(Step 4) From the results in the step 3, the correction time (=Δt) for the ejection timing of each nozzle is determined. More specifically, as indicated in the equation (5), Δt=ΔL/V=(Δd×tan θ)/V. Here, if the deposition position displacement in the sub-scanning direction, Δd′, is also determined, then the following equation (6) is obtained:
Δt=ΔL/V=(Δd×tan θ−Δd′)/V.   (6)

(Step 5) Each of the ejection timings of the nozzles is shifted by the correction time Δt for the ejection timing determined in the step 4, and ejection is performed. Thereby, it is possible to prevent decline in line quality, without causing the dots to be deposited at their ideal positions.

This system may also be constituted as described in modification examples 1 to 3 described below.

(Modification example 1) If the ejection timings can only be discretely shifted, then shift amounts for the ejection timings are set, as Δt0, Δt1, . . . , Δtn, and the discrete value nearest to the value of Δt found in the calculation step for Δt=ΔL/V (in step 4), is used.

(Modification example 2) If performing the aforementioned calculation for any angle θ places a large burden on the system, then the angle θ of the oblique line is classified into a plurality of levels (steps), such as θ0, θ1, . . . , θn, and values of tan θj are previously prepared to the respective discrete angles θj(j=0, 1, 2, . . . , n). It is judged which of the discrete angles θ0, θ1, . . . , θn is closest to the angle of the line to be outputted, and a calculation is performed to determine the ejection timing correction time (Δt), using the prepared tangent value corresponding to the closest discrete angle.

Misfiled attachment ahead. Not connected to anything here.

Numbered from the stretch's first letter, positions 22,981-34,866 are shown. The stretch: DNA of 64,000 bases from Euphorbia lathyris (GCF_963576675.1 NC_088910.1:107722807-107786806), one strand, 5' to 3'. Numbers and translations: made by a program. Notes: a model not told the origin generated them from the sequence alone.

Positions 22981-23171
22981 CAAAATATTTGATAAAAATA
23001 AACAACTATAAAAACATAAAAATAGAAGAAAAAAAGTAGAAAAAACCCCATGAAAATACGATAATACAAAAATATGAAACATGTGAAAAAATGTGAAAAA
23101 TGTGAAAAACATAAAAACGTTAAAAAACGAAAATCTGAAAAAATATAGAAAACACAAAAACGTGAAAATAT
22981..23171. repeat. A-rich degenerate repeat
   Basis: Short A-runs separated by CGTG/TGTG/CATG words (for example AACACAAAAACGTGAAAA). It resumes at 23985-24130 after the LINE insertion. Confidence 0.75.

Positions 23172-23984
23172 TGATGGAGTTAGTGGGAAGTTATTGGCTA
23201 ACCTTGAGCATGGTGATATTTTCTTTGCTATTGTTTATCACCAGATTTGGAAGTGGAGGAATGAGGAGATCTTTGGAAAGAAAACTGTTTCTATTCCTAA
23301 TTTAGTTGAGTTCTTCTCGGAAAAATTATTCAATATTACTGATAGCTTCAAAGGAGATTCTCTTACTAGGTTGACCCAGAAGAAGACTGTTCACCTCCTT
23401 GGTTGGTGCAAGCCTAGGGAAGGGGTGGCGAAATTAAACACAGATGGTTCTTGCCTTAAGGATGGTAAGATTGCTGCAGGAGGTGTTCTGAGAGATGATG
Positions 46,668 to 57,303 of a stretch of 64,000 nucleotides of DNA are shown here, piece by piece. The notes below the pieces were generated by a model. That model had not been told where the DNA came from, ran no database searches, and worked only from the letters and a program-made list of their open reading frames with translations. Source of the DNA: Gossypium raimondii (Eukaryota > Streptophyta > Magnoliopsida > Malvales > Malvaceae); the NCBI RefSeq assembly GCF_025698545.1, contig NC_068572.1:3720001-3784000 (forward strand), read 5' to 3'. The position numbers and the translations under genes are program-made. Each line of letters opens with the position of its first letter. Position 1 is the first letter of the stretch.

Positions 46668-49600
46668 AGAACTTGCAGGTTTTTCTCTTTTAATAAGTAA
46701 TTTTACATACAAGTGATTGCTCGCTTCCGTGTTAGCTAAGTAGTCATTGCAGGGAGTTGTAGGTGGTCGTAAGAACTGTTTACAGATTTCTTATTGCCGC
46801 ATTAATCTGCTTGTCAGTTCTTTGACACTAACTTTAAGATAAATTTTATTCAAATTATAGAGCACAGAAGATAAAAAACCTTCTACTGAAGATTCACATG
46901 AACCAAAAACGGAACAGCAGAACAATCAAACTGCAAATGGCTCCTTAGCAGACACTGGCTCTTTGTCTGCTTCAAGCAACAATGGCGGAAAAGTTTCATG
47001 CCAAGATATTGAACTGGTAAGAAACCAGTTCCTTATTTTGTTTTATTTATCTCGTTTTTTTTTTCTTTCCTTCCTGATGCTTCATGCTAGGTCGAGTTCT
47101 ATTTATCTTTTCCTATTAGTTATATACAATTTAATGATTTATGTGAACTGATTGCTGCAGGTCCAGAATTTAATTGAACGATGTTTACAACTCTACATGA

(Modification example 3) If the task of correcting the ejection timing as described above for all of the nozzles places a large burden on the system, then the ejection timing is corrected only in respect of nozzles for which the amount of deposition position displacement, Δd, found at the step 1 exceeds a prescribed threshold value, Δdth. Desirably, the value of the threshold value, Δdth, which provides a reference for determining whether or not to perform correction processing, is set to the minimum value at which decline in line quality (and in particular, depressions and projections in the line due to deposition position displacement) become readily visible. The value of Δdth may also be set differently for respective angles θ of the ideal line.

It is possible to avoid placing excessive burden on the system by omitting to perform correction in cases where there is only a minimal level of deposition position displacement which will not be visible. In this case, a mode is possible in which information relating to amounts of deposition position displacement which do not reach the threshold value Δdth are not stored at the stage of storing the amount of deposition position displacement for each nozzle, or a mode is also possible in which all of the displacement information is recorded at the stage of storing the amounts of deposition position displacement, regardless of the size of the displacement with respect to the threshold value, whereupon the amount of displacement is compared with the threshold value at the stage of implementing corrective calculation, and amounts to be corrected are selected, accordingly.